Biblical Archaeology Review 39:1, January/February 2013

Samson in the Synagogue

By Jodi Magness

At 6:00 A.M. on Wednesday, June 20, 2012, Bryan Bozung made an exciting discovery. A recent graduate of Brigham Young University, he has now begun studying for a Masters in Theological Studies at Yale University. But this morning he was digging at Huqoq, an ancient village in Israel’s Lower Eastern Galilee. This was his first archaeological excavation. As he dug through the loose dirt, his hoe scraped something hard. He excitedly called to me. Gently brushing away the dirt, we saw a beautiful female face peering back at us. Soon we were joined by Shua Kisilevitz, an archaeologist with the Israel Antiquities Authority, who is my assistant codirector.1 Within minutes we were joined by other staff members and students who came running as word spread that we had uncovered a mosaic pavement.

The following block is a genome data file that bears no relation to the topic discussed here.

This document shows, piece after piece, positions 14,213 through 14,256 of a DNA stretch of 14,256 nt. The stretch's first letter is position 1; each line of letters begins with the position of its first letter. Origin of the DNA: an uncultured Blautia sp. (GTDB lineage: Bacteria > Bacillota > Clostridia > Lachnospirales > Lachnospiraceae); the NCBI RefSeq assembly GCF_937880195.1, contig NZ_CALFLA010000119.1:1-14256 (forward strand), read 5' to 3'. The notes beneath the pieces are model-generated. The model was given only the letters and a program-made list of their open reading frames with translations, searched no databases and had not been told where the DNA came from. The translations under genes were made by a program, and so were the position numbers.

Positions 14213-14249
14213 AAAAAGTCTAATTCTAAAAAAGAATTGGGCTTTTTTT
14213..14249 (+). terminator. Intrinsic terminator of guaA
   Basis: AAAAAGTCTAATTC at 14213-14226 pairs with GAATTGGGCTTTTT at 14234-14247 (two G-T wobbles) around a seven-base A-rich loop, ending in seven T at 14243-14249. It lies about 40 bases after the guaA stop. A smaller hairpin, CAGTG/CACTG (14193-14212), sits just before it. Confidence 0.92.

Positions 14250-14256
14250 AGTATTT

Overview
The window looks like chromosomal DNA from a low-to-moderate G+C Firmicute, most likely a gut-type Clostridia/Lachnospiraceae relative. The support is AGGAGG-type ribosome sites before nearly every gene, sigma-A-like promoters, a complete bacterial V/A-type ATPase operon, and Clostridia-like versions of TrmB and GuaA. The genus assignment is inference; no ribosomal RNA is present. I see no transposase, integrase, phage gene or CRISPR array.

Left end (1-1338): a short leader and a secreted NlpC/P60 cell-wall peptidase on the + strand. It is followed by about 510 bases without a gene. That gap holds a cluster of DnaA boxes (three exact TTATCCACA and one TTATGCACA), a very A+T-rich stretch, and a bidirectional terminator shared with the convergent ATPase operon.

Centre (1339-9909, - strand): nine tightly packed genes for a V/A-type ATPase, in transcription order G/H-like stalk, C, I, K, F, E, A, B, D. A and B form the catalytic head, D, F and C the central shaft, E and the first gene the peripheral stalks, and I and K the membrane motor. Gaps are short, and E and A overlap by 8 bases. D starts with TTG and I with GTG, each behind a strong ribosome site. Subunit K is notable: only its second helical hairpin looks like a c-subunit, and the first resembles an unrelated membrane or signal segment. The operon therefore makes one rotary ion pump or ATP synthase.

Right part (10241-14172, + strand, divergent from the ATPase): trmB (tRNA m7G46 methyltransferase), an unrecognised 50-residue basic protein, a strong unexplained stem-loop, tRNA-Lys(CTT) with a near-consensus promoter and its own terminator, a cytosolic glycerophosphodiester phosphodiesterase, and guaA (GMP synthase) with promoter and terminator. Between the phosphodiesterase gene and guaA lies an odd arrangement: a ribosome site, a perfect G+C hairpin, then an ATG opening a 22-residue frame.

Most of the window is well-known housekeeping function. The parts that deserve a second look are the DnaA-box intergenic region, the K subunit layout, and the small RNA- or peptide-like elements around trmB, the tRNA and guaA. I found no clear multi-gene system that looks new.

In ancient times, Huqoq was a prosperous village of about 7 acres, next to a fresh water spring. It lies about 3 miles west of Magdala (home of Mary Magdalene) and Capernaum (where Jesus taught in the synagogue).

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